Abolitionist Literature

Diana Shao, Judy Xu, David Lee, Austin Zhang

The Life and Sufferings of John Joseph


John Joseph was born in Ashantee to distinguished Chiefs of a Western African tribe. He was kidnapped when he was three by an opposing tribe during a war and taken as a slave to New Orleans, Louisiana, along with his sister. He made many attempts to escape and was continually whipped inhumanely. By the grace of one of his kind masters, he was able to accept Christ and became a Christian who believed that all men were equal under God. He escaped to England after obtaining his freedom and published his narrative in the hopes of showing Americans the error in their ways in relationship with their Christian beliefs.


After trying to escape his first slave owner, Mr. Johnstone, Joseph was sold to a kinder master, Mr. Smith, who treated him well and introduced him to God. However, Mr. Smith gambled him away to a Dr. Browne, who was very cruel and treated Joseph poorly. After several attempts to escape, Joseph finally obtains his freedom with the help of a Native American and some British sailors. After his escape, Joseph wanted to find his sister and allow her to share in his gift of freedom. His detailed description of the harsh treatments he faced and the hope he had found in religion moved many and inspired slaves that desired to be free, which allowed the abolitionist movement to gain more supporters.


John Joseph was inspired by the idea of freedom that he knew every man deserved. He wanted escape from the cruel, life usurping treatment that his final slave master used. After being used to a kind slave master that introduced to him justice and kindness and the grace of God, the harsh treatments he faced became unbearable, especially when he knew that all were equal under God.


John Joseph’s narrative truly brought into perspective the disparity between the actions and beliefs of Americans in relation to God. He continually mentions the equality that every man deserves because God created every man equally; then, he contrasts this with how he was unfairly treated. By demonstrating the hypocritical nature of American values, John Joseph called for change with his honest, humble foray into American politics.

Information referenced from ""John Joseph. The Life and Sufferings of John Joseph, a Native of Ashantee, in Western Africa: Who Was Stolen from His Parents at the Age of 3 Years, and Sold to Mr. Johnstone, a Cotton Planter, in New Orleans, South America." John Joseph. The Life and Sufferings of John Joseph, a Native of Ashantee, in Western Africa: Who Was Stolen from His Parents at the Age of 3 Years, and Sold to Mr. Johnstone, a Cotton Planter, in New Orleans, South America. N.p., n.d. Web. 12 Nov. 2015."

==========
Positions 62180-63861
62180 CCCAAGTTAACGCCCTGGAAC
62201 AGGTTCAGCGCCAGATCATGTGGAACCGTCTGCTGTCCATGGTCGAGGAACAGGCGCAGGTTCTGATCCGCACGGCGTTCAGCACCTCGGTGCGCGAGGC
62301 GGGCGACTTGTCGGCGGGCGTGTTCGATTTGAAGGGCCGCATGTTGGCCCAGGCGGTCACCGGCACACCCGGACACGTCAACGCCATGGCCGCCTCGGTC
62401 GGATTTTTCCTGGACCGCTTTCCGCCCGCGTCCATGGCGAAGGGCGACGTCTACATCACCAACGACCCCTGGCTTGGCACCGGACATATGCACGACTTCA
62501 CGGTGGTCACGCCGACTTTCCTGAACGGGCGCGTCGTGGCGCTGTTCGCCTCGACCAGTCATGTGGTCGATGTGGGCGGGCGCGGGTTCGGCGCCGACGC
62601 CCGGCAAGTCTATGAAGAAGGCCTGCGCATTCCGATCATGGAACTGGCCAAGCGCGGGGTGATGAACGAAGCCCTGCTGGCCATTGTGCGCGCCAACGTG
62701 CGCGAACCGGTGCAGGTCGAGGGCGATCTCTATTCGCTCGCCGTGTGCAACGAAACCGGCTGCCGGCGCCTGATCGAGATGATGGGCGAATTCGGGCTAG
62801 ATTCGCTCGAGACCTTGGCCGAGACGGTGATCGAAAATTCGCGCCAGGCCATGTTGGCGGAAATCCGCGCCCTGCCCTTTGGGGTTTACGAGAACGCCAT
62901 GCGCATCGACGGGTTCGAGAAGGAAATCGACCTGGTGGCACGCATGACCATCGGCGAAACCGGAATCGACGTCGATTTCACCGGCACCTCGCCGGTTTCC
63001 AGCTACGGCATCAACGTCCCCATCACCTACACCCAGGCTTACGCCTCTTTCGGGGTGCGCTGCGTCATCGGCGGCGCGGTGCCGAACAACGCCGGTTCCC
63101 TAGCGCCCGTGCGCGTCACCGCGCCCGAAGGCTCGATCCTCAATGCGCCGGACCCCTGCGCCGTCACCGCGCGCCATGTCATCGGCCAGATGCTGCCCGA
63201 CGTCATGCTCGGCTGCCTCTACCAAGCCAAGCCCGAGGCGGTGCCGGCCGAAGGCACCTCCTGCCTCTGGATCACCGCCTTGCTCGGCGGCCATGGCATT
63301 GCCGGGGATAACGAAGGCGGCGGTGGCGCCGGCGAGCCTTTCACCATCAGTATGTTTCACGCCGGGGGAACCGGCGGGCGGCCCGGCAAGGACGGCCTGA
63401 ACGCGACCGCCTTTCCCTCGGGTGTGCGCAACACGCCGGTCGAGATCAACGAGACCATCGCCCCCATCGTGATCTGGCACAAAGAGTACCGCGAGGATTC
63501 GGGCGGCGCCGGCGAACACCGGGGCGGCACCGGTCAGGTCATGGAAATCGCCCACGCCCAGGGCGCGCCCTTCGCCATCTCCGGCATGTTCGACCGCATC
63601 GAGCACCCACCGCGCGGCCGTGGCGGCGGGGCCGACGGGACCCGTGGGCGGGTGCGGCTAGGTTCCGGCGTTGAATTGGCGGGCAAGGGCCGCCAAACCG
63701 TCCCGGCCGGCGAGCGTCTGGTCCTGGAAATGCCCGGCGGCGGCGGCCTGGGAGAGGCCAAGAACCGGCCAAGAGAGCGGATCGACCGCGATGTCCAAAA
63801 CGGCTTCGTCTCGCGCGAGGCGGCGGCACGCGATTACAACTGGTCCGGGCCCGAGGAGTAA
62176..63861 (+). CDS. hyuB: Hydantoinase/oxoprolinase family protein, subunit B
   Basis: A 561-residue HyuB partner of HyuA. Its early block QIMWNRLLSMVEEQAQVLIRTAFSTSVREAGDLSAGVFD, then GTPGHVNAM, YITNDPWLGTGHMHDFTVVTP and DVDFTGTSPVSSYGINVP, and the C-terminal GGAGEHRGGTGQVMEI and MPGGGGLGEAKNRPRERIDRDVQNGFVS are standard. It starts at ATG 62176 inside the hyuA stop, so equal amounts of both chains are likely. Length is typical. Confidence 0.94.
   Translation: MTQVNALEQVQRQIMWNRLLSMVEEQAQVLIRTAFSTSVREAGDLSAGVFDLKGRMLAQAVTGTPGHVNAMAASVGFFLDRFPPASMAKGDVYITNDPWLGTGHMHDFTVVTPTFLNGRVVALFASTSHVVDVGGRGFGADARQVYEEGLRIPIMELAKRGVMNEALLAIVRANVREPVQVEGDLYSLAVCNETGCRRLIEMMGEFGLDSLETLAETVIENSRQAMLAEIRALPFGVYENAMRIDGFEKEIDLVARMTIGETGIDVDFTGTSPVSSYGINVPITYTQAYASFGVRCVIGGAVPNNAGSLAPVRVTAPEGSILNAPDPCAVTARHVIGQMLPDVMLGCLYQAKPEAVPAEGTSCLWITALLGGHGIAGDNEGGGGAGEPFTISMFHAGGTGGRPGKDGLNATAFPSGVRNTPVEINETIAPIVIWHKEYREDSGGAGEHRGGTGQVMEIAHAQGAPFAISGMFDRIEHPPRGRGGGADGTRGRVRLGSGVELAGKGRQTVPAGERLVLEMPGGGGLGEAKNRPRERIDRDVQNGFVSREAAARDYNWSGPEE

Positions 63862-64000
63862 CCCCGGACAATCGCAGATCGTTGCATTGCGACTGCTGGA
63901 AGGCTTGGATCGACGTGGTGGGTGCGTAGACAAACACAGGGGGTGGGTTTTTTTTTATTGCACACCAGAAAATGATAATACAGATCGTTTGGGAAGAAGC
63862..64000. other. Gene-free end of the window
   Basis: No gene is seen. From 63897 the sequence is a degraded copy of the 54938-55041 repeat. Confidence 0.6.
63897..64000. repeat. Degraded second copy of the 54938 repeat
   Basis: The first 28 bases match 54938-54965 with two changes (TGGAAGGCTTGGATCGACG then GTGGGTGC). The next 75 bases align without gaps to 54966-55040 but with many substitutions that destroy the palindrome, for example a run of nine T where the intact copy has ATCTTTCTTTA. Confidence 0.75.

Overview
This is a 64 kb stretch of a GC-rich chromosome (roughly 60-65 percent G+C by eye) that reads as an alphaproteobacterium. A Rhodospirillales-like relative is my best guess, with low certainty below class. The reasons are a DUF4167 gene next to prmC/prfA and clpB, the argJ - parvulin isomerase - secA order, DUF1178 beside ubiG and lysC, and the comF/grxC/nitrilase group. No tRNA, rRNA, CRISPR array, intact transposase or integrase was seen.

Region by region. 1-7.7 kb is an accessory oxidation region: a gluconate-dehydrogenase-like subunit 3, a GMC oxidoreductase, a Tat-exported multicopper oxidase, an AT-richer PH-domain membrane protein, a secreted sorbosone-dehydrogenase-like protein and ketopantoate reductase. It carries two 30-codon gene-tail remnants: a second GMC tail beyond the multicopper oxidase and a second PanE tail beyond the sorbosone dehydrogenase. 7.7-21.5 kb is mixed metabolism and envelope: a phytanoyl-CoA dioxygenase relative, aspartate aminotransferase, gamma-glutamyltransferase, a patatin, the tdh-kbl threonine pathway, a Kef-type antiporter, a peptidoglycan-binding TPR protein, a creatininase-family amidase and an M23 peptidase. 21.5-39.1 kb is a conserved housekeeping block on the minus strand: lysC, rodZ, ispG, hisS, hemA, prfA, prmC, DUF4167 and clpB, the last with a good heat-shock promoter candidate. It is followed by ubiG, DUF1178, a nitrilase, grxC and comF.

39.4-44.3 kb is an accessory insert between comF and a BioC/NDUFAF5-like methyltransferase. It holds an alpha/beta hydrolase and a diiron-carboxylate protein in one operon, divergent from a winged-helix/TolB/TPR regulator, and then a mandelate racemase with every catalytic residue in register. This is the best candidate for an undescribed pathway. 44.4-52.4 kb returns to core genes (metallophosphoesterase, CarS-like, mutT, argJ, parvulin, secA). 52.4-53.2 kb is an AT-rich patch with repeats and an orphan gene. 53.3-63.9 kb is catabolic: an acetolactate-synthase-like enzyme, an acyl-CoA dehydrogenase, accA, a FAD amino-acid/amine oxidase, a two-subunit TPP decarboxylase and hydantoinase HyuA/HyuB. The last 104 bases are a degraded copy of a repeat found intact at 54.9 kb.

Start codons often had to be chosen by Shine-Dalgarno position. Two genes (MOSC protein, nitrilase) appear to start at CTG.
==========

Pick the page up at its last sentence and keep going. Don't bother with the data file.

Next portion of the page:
Frederick Douglass

This man has a special place in the abolitionist movement because of his unrelenting dedication to freedom and equality for ALL people. Here are a few of his life accomplishments in his endless pursuit towards the American Dream

  1. 1841 Employed as lecturer for Anti-Slavery society
  2. 1843 Toured around the U.S. with the American Anti-Slavery Society's Hundred Conventions project
  3. 1845 Published A Narrative of the Life of Frederick Douglass, An American Slave
  4. 1847 Publishes North Star newspaper, became known as an eloquent speaker for emancipation and women's rights
  5. 1848 Was active during the Seneca Falls Women's Rights Convention
  6. 1855 his 2nd autobiography (My Bondage and My Freedom) helped many runaway slaves gain freedom through the underground railroad
  7. 1863 Worked closely with Abraham Lincoln before and after the passing of the Emancipation Proclamation
  8. 1874 was made the President of the Reconstruction Freedman's Savings Bank
  9. 1874 Worked with Chairman of the Senate Finance Committee
  10. 1881 Became a federal marshal for the District of Columbia in 1877

For more information see:

Uncle Tom's Cabin


Full Name: Harriet Beecher Stowe

Date of Birth: june 14th, 1811

Place of Birth: Litchfield, CT, USA

Date of Death: july 1th, 1896

Spouse Calvin Ellis Stowe

Harriet Beecher Stowe was a religious woman from a religious family. She went to Hartford Female Seminary and became a teacher. After moving to Cincinnati, Ohio, she saw suffering life of black people from Cincinnati riot of 1829. This affected Harriet became great foundation of her writing.

Book cover


Uncle Tom, who is one of the faithful sevant of Mr. Shellby, was sold from his master and he moved to many plantations. He met many people and started to see the unfairness of the slavery and started have new perspective. At the end, Tom tried to save other slaves but he get beaten up and die for them.


Uncle Tom's Cabin was the trigger of the civil war and made great influence to Americans. The strength of the this book was making slavery from political or economical problems which are not closely related to the citizens to personal and emotional problem that can bring people's sympathy. This affected in other social reforms and internationally.

For more information, please visit:


Big image


Abolitionist writers such as Harriet Beecher Stowe, Frederick Douglass, and John Joseph changed people's perspective towards slavery by using their personal experiences and powerful emotional messages to inspire empathy within their readers. Harriet faced black people suffering from cincinnati riot and wrote it emotionally. John Joseph's slave narrative marked the sharp contrast between Americans' religious beliefs and their actions by pushing for change in the equality of men. Frederick Douglass totally changed the world's perspective towards slavery and human rights